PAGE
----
We have come a long way in talking about subjects that used to seem too difficult or private or uncomfortable to discuss — suicide, addictions, domestic violence — to name a few.

Why have we kept so quiet about sexual abuse of children? Maybe we think that talking about it with children will be too disturbing or scary to them. But talking about it can actually help to keep them safe.

According to DefendInnocence.org, one in five children is sexually abused before age 18 in the United States. That amounts to about 1,035,000 youth who are abused each year. About 80 percent are abused by someone who the child knows. At least 20 percent of the time, the perpetrators are family members.

“Clear communication is the cornerstone of effective prevention,” according to information on StopItNow.org.

Making sure that adults and other children understand the expectations that kids will have of them will help to keep kids safe.

Stop It Now provides tips on its website for teaching kids about others’ behavior toward them. These include using concrete examples of situations that could happen, modeling healthy boundaries such as helping them to find a way to say hello or goodbye to a family member if hugging makes them uncomfortable.

Talking to children about touch that makes them feel uncomfortable is also important, as well as explaining about tricks, such as bribes. It’s also helpful to involve other adults by letting children know that there are adults they can talk to, in addition to parents, if something is bothering them.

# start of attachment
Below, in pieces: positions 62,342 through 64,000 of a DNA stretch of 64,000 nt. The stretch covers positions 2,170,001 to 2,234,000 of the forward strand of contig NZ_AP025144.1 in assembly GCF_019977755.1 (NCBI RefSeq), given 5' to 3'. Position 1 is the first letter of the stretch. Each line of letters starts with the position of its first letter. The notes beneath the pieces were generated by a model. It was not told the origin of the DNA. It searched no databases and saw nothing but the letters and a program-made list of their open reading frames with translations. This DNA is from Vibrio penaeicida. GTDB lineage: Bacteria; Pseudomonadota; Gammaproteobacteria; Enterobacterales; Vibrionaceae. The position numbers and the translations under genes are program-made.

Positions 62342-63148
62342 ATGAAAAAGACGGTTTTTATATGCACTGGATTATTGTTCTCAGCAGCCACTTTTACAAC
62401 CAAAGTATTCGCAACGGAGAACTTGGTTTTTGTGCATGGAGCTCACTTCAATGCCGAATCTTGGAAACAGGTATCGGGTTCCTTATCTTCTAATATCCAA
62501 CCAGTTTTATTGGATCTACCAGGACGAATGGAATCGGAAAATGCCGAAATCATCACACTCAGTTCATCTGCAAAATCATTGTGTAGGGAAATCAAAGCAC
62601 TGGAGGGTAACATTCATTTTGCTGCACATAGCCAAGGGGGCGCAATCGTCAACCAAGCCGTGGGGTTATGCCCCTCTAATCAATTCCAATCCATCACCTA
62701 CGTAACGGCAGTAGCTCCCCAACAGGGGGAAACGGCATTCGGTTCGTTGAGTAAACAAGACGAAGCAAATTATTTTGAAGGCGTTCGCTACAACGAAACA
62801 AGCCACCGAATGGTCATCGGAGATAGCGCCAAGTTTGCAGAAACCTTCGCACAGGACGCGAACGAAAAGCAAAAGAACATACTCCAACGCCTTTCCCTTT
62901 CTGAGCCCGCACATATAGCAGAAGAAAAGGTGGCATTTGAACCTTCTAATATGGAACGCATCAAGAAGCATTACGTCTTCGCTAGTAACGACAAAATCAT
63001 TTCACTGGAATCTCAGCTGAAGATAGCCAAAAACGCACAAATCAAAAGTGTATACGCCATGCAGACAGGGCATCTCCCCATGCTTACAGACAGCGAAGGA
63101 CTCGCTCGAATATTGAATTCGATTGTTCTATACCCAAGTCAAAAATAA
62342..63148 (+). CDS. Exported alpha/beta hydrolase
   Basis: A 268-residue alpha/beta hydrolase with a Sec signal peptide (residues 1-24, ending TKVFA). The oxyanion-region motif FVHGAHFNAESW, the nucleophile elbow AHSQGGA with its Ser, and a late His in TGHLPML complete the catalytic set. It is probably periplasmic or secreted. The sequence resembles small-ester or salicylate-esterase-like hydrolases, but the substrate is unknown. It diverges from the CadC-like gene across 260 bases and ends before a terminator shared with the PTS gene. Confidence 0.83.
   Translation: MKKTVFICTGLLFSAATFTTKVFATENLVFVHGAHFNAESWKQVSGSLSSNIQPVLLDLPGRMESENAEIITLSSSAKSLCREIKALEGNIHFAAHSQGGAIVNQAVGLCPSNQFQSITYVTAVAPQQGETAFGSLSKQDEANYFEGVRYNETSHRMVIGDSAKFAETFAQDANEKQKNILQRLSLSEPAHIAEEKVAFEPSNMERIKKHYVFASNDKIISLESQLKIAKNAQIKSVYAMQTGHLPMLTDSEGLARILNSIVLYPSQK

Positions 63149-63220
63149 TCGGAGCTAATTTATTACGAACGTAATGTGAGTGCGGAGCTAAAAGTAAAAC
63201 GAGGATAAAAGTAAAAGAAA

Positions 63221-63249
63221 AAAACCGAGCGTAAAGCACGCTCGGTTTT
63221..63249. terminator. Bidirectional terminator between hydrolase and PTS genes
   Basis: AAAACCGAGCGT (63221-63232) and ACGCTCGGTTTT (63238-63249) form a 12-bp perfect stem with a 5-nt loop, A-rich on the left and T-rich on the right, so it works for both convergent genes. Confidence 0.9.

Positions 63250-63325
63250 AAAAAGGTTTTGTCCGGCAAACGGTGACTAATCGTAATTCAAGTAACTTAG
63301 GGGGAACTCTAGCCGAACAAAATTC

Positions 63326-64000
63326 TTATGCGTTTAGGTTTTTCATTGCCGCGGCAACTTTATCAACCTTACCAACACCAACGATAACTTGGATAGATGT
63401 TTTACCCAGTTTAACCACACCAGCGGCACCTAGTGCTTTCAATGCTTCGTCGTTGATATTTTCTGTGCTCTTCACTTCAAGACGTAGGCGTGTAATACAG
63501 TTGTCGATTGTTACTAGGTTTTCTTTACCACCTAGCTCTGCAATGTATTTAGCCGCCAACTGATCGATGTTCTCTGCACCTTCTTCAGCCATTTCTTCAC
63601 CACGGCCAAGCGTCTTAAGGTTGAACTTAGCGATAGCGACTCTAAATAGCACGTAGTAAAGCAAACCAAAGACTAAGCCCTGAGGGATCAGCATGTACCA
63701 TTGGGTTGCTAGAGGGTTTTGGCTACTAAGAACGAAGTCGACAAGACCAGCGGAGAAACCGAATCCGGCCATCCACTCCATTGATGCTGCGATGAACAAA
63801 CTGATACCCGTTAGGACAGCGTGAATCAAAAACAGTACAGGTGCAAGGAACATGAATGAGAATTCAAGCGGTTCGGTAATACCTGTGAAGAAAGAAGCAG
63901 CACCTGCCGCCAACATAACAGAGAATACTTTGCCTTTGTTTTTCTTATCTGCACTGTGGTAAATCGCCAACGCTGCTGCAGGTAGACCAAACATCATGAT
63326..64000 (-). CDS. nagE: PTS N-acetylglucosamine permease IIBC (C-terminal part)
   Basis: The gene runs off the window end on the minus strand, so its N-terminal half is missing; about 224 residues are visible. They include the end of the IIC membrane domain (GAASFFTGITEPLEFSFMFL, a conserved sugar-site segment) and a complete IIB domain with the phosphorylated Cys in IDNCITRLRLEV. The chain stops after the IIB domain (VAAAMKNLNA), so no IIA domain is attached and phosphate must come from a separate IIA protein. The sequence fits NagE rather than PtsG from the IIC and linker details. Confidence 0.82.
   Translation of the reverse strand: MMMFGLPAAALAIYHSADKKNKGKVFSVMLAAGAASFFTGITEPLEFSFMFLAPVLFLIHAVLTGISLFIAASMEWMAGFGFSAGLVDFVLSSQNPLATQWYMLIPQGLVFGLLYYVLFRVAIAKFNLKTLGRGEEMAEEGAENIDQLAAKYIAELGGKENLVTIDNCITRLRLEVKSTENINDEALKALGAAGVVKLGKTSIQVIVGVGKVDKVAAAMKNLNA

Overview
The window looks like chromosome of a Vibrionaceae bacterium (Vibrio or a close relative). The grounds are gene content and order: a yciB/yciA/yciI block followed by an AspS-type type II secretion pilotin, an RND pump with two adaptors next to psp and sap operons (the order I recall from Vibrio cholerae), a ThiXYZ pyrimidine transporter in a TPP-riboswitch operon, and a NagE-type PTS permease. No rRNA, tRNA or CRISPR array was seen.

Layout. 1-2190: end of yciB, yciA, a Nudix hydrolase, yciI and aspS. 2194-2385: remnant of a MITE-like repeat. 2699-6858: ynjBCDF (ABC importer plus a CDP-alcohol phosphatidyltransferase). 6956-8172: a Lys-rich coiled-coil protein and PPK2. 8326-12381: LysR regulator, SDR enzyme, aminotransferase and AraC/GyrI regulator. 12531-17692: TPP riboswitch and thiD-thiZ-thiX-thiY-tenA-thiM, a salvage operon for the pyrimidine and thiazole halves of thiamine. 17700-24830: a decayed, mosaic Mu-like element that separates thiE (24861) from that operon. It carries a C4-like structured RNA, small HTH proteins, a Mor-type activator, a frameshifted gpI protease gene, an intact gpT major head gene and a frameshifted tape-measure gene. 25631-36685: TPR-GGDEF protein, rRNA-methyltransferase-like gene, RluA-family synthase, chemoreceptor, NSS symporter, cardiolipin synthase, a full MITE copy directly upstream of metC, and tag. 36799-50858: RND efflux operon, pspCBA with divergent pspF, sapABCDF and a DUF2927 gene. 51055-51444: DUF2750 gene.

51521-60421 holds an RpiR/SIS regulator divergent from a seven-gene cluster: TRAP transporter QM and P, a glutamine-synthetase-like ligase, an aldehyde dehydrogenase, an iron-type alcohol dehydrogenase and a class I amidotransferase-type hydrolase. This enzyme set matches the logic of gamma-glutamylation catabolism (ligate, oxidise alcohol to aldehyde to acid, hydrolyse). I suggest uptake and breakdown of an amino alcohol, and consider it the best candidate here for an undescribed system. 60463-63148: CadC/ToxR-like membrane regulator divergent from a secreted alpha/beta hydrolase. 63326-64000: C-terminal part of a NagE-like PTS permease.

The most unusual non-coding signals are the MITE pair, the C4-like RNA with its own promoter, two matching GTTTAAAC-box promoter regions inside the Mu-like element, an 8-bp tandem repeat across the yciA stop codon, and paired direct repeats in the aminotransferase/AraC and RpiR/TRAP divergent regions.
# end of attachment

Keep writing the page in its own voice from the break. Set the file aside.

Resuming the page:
Parents initiating conversations about healthy boundaries and answering questions accurately will let children know that their parents are approachable in case something does happen.

Reading children’s books about this subject is a great way to share information and ignite a conversation. Doing a simple Internet search will produce lists of books that can be helpful, including books about secrets, speaking up if something happens and inappropriate touching.

Helping children to understand the difference between safe and unsafe secrets can also help to prevent abuse or other dangerous situations. A safe secret is one that will eventually be told and can be referred to as a surprise, rather than a secret, according to Stop It Now. An example would be a surprise party or a birthday present.

An unsafe secret is one that is meant to never be told. Secrets exclude others, often because the information will cause problems or cause people to be upset. When keeping secrets with just one other person becomes routine, the child involved becomes more vulnerable to abuse.

Signs that we, as adults, can watch for include inappropriate behavior between adults and children and between older children and younger children. Staying on top of children’s use of technology is also critical. Internet, email, instant messaging or texting, gaming sites, webcam use, social media sites and apps and any other form of communication using technology are ways that children can get into dangerous situations.

Above all, adults should teach children to speak up when something makes them uncomfortable, scared or confused. Children should know that they can go to trusted adults, even when they are feeling afraid or embarrassed. Make a list of trusted adults with children so they understand who they can talk to. Let’s open up about sexual abuse and give children tools to stay safe.

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